NINE years ago, Laura Udall noticed that her young daughter Rachel suffered back pain from lugging her books back and forth to school. Ms. Udall, a former saleswoman at AT&T, decided to develop and market a backpack light enough for children to wear safely.
She founded her own company in 2003 and hired an industrial design firm. But after growing frustrated with a lack of progress, she turned to her husband, Nick. “He is brilliant at coming up with things, so he went into the garage and came up with our first prototype for a rolling book bag,” she said.
Today, Ms. Udall, 52, is chief executive of Züca Inc., a $2 million business in Campbell, Calif., that makes luggage. Her husband works for her as vice president for design and manufacturing.
“The buck really stops at me,” she said.
Ms. Udall’s situation may be somewhat unusual, but it is hardly unique.
At a time when high-profile women have suffered some setbacks on Wall Street and when women in general still struggle for pay parity, a group of entrepreneurs has proved that women are comfortable not only with running their own companies, but also with having their husbands work for them. In addition to finding ways to work together at home, the couples have created a separate balance of power in their business relationship. And though it may help that both partners do this to enrich a family enterprise, the woman may make a conscious effort to ensure that her mate is getting appropriate recognition.
While there is no data on the number of such companies, women were the majority owners of 7.7 million privately held firms at the end of 2006, up 42.3 percent from 10 years earlier, according to the Center for Women’s Business Research.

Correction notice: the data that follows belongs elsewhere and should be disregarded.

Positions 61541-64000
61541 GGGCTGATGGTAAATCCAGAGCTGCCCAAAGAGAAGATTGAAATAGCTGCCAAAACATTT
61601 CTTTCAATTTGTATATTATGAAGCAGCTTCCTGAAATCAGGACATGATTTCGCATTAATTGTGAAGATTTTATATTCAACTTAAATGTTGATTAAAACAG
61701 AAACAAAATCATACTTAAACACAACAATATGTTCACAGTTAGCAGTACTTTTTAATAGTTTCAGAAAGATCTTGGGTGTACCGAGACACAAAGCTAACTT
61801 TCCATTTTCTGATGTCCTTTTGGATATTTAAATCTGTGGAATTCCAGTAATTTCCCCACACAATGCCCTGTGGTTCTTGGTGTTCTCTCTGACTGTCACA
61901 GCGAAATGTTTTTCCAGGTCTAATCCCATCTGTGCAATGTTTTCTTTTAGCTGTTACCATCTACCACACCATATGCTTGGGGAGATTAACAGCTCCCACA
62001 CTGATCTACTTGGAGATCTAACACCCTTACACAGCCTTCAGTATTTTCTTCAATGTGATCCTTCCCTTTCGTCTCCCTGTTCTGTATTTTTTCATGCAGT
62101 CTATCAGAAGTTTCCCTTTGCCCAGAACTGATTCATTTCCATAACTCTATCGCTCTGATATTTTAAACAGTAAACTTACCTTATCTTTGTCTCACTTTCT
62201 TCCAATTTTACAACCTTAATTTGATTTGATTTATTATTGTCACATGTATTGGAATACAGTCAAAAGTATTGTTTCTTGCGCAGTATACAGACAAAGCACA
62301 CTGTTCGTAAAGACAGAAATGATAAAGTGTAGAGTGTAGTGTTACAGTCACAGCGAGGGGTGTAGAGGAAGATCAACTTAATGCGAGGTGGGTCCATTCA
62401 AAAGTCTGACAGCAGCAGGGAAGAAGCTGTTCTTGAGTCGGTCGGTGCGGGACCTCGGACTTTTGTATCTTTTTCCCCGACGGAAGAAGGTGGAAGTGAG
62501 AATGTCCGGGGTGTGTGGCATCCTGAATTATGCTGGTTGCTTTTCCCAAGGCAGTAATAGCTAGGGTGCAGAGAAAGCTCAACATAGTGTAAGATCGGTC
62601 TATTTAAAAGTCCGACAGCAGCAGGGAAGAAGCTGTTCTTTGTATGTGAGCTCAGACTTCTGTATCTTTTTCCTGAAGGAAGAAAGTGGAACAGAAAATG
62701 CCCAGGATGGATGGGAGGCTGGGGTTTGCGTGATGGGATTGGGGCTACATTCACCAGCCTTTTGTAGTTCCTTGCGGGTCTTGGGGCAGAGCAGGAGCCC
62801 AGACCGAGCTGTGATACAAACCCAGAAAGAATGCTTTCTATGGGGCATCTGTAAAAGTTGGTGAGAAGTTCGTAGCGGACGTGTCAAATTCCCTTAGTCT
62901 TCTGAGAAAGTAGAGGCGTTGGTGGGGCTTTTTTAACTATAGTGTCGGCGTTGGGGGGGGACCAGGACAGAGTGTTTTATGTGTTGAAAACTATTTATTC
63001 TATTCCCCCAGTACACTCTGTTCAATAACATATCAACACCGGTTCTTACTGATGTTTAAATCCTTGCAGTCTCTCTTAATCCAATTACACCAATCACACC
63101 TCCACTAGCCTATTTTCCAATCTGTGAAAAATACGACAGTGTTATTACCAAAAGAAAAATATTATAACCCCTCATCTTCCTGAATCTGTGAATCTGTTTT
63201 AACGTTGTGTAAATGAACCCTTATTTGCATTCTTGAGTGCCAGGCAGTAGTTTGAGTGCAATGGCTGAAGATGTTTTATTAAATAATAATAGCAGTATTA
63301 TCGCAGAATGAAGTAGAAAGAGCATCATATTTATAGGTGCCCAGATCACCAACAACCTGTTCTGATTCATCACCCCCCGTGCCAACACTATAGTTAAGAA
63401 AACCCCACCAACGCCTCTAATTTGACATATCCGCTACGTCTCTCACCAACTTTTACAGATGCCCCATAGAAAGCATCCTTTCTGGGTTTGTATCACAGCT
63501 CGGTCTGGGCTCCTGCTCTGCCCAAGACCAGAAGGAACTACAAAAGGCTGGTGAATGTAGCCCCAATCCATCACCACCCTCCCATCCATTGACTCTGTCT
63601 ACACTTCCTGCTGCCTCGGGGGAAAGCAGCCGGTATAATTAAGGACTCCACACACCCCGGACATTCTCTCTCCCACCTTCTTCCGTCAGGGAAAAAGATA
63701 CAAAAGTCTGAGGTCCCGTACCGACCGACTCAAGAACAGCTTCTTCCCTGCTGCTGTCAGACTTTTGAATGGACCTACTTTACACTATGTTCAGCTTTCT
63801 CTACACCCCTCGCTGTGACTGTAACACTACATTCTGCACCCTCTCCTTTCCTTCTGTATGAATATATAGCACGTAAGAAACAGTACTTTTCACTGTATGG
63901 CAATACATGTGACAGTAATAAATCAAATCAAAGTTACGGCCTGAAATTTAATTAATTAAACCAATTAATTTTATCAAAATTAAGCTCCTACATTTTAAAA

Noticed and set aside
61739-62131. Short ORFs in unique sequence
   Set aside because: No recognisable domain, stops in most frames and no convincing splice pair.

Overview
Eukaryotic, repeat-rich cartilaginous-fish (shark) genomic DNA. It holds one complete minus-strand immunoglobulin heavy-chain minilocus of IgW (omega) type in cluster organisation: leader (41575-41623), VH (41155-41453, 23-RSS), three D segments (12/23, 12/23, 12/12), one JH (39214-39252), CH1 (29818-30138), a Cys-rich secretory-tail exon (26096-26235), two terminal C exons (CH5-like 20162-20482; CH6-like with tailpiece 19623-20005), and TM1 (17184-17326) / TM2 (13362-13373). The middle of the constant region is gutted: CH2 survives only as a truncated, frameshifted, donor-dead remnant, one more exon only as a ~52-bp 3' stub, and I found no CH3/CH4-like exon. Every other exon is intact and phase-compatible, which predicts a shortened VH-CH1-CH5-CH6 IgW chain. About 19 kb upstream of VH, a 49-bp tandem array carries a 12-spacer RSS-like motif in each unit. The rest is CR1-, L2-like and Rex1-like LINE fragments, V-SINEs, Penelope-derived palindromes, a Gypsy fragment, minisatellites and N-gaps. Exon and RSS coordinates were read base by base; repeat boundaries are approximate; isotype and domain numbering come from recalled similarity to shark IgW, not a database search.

Generally, these couples say they have made the unconventional partnerships work by carefully delineating their respective roles and playing to each other’s strengths.
“That she would be chief executive was not an issue from the get-go,” Mr. Udall said. “When I first met her, I realized thatshe was one of the best salespeople I ever saw. I come from operations and marketing.” He sensed that what the business needed at the top was someone like his wife, “a charismatic person with a vision.”
SOME family advisers say that whatever the route, the odds are loaded against couples working well together.
“I think it is far more challenging,” said Laura Colin, who ran a family business with her husband, Larry, and was co-author with him of “Family Inc.,” a study of family businesses. “Men and women are made differently, and men generally — it is the testosterone thing — they are more compelled to dominate and get credit than women are,” she said. “I think that women are more team-oriented and will try to focus on the goal.”
Carol Kotewicz-Dencker, who has worked with her husband, Gregory Dencker, for 20 years, said those challenges could be overcome.
The couple met in 1988, when Mrs. Kotewicz-Dencker put an ad in The San Francisco Chronicle to recruit someone for Renoir Staffing Services, the temp agency she built that serves the real estate management business.
She had always wanted her own business. “I was an only child,” she recalled. “I was never raised with gender standards where boys do this and girls do that. It never occurred to me that women could not go out and do the same thing as men.”
But after three years as an entrepreneur, her annual revenues were a mere $200,000. Then, she said, “I found this one guy that was really above average.”
“He had been a pool and spa contractor so he spoke the language of the people he was hiring and could supervise them,” she recalled. “So I hired him.”
His arrival freed her to focus on the company’s growth and budgeting. Five years later, they married.
Today, Mr. Dencker is chief operating officer of the business, which is based in Oakland, Calif.; it had $7 million in revenue last year, he said. His wife, the chief executive, handles sales and promotion.
The men interviewed for this article seemed comfortable working at family companies controlled by their wives, perhaps because those who agree to that arrangement are not threatened by it. It was the wives who tended to be more sensitive about the potential pitfalls of having their husbands on the payroll.
To read more, visit http://www.nytimes.com/2008/06/29/business/29hubby.html?ref=humanresources